“The evangelical support for Gingrich, then, erodes and undermines their moral witness on the question of marriage, making it seem nothing more than platitudes that are conveniently tossed aside for convenience and charisma.”
Jerry Walls uses even more forceful language to express his opposition,
“But we do need a President who can lead with moral authority and address moral issues with the sort of credibility that comes from a history of integrity. Newt has forfeited the ability to do that by his multiple betrayals and deceptions, and therefore the right to ask us to support him with election to our highest public office.”
Evangelicals can support Newt Gingrich in good conscience without descending to an “impoverishment of standards.”
We are not endorsing Gingrich as the best Republican alternative to President Obama. Nor are we asking evangelicals to overlook his moral shortcomings. A man’s character matters and there are legitimate concerns about Gingrich’s. Chief among these concerns is his pride. One political observer we know has said, “If you want to understand Newt, watch Lawrence of Arabia.” Yikes. You could argue that his pattern of adulterous behavior extends not from aberrant sexual desire, but from pride.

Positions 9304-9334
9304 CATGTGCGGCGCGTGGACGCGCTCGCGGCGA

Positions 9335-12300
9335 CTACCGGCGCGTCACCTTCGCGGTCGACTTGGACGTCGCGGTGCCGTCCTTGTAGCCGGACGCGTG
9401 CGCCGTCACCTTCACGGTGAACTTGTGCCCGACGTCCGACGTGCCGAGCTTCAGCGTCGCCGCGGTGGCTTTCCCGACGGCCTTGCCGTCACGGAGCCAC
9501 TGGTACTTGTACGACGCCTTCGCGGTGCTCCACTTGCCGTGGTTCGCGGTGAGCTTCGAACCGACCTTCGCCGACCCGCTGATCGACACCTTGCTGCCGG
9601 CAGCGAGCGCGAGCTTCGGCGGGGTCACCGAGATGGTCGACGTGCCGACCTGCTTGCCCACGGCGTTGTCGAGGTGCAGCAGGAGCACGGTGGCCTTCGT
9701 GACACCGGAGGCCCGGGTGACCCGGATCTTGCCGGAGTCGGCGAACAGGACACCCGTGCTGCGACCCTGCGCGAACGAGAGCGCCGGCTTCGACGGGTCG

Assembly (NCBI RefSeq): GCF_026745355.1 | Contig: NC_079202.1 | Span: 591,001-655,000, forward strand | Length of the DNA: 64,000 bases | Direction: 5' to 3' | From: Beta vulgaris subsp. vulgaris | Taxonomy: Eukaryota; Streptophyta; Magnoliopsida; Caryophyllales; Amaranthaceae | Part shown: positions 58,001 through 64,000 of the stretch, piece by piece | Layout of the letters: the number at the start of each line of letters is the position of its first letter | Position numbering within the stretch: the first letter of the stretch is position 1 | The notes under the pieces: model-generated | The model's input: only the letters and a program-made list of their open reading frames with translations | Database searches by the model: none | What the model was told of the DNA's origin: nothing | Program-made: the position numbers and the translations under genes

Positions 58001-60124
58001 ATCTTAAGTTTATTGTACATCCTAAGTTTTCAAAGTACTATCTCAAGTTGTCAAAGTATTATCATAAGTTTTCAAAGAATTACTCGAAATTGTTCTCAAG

We take issue with the notion that adultery disqualifies an individual to serve as our Commander in Chief.
To employ a standard of Christian witness as they Matt and Jerry do, the anti-Gingrich crowd must also end their support of Mitt Romney. As Martin Cothran aptly noted on his blog:
“Adultery is a violation of one of the Ten Commandments and is a mortal sin. On the other hand, I would rather not have a person who is a polytheist in the White House either. Mormonism is essentially polytheistic, a violation of another of the Ten Commandments, and also a mortal sin.”
“But there is an important difference between the two scenarios above–the Gingriches and the Romneys. It is that the former are repentant, and the latter are not. And so I’m not clear on how unrepentant and continuing violation of the first commandment is less problematic than the repentant violation of the sixth commandment.”
From our position, Matthew and Jerry have taken themselves out of the 2012 presidential race altogether. And while Romney may not be the focus of this article, the flaws of Gingrich can be transposed onto Romney. Though Romney may not be a Christian, equal measures of rogue ambition and political flip-flops (on abortion and gay marriage, issues, we might add, that Gingrich has been consistent on) may likewise disqualify him on the same grounds of personal character flaws that are applied to Gingrich. If the quest for power has led to problematic personal decisions for Gingrich, then Romney’s vacillating political philosophy makes him culpable to the charge of self-serving pragmatism.